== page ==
17:24 GMT15 April 2021
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    News of the suspected plot follows last week's announcement by Capitol Police that law enforcement was reviewing intelligence suggesting that a militia group was seeking to "blow up" the Capitol complex while President Joe Biden was inside addressing a joint session of Congress.

    The Capitol Police department has received intelligence that a "militia group" may have hatched a plot to "breach the Capitol," the law enforcement agency said in a statement Wednesday.

    "We have obtained intelligence that shows a possible plot to breach the Capitol by an identified militia group on Thursday, March 4," police said.

    "We are taking the intelligence seriously," the agency added. No other information about the possible threat was provided.

    Separately, MSNBC reported on Wednesday that the Department of Homeland Security and the FBI had collected information suggesting that groups identified as "militia violent extremists" had "discussed plans" to attack the Capitol on Thursday, and that state and local law enforcement had been warned of these developments.

    Also on Wednesday, Acting Capitol Police chief Yogananda Pittman told lawmakers at a hearing that threats received by members of Congress have increased over 93 percent in the first two months of 2021 compared to the same period last year.

    Wednesday's statement by the Capitol Police follows a report by Fox 5 on Tuesday citing agency sources that authorities had received an intelligence bulletin warning of a plot by a militia group known as the Three Percenters to attack the Capitol on 4 March. The sources indicated that days off and vacation days had been canceled in response to the suspected threat.

    On Tuesday, the police force indicated that it was "aware of concerning information and intelligence pertaining to March 4th and continues to work with all of our law enforcement partners," without elaborating except to say that its "security posture and staffing" had been enhanced in response.

    The "Three Percenters" are a US-based right-wing anti-government militia and gun advocacy group. Members of the group are known to have joined in the 6 January Capitol riots. Authorities have launched multiple investigations of suspected illegal activity by group members, with the FBI reporting in January on a suspected plot by a California man who planned to carry out bomb attacks against the state's governor and social media companies' headquarters. A Three Percenter sticker was found on the man's vehicle. Separately, a Texas teenager reported on his Three Percenter father over the latter's plans to take part in the 6 January riot despite the dad's threats to shoot him if he did so.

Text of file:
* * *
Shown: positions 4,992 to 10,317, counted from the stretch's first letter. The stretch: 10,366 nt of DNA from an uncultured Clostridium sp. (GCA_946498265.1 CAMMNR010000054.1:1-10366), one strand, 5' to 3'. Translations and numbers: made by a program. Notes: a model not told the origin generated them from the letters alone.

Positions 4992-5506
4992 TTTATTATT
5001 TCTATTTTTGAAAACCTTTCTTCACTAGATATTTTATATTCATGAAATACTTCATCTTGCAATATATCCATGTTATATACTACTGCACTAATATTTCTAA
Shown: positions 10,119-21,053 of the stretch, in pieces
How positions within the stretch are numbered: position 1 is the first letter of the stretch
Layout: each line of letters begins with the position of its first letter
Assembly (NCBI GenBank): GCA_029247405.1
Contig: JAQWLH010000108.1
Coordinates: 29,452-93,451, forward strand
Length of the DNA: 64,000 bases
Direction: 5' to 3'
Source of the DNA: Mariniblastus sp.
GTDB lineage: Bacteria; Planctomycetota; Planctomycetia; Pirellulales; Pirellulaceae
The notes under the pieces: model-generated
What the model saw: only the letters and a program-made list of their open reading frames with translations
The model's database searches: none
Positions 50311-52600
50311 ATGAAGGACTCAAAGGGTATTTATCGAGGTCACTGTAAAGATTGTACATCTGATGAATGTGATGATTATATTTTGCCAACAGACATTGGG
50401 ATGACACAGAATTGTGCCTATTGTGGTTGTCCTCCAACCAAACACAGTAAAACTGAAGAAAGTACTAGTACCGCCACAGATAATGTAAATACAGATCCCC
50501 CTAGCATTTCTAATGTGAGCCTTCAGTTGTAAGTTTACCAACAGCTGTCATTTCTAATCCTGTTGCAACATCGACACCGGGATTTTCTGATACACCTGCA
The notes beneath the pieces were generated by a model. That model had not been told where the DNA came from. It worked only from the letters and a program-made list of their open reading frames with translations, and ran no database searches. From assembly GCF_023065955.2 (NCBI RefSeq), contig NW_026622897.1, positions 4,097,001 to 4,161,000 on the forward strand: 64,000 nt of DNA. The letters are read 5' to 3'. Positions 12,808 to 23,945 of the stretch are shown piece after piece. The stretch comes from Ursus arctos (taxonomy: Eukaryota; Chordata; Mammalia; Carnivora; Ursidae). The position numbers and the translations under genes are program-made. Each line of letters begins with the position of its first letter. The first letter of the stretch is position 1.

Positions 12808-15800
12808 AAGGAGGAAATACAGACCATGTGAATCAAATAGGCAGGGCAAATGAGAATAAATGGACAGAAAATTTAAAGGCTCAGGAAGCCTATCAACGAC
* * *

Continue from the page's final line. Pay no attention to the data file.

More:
Election Aftermath

    Tens of thousands of frustrated Trump voters gathered in the US capital in early January in the aftermath of the highly-contested November 2020 election which President Trump alleged had been "stolen" from him by the Democrats. Thousands of the president's supporters ended up breaking into the Capitol complex, with four protesters and one police officer killed in the mayhem that ensued.

    Democrats in Congress used the Capitol violence as a pretext to impeach Trump for a second time, but the Senate failed to reach the 2/3 majority needed to convict him.

    The Biden administration has also used the 6 January violence and the suspected threat of further violence to beef up domestic security operations against what they have dubbed as radicalised Trump supporters and potential "domestic terrorists."

    On Tuesday, FBI director Christopher Wray told lawmakers that the 6 January events constituted "domestic terrorism," and warned that "the problem of domestic terrorism has been metastasising across the country for a long time now and [is] not going away anytime soon."

    Some Republicans have accused the White House and Democrats in general of exaggerating the threat of domestic terrorism as an excuse to crack down on individuals or groups that disagree with or oppose the president or the federal government's policies.

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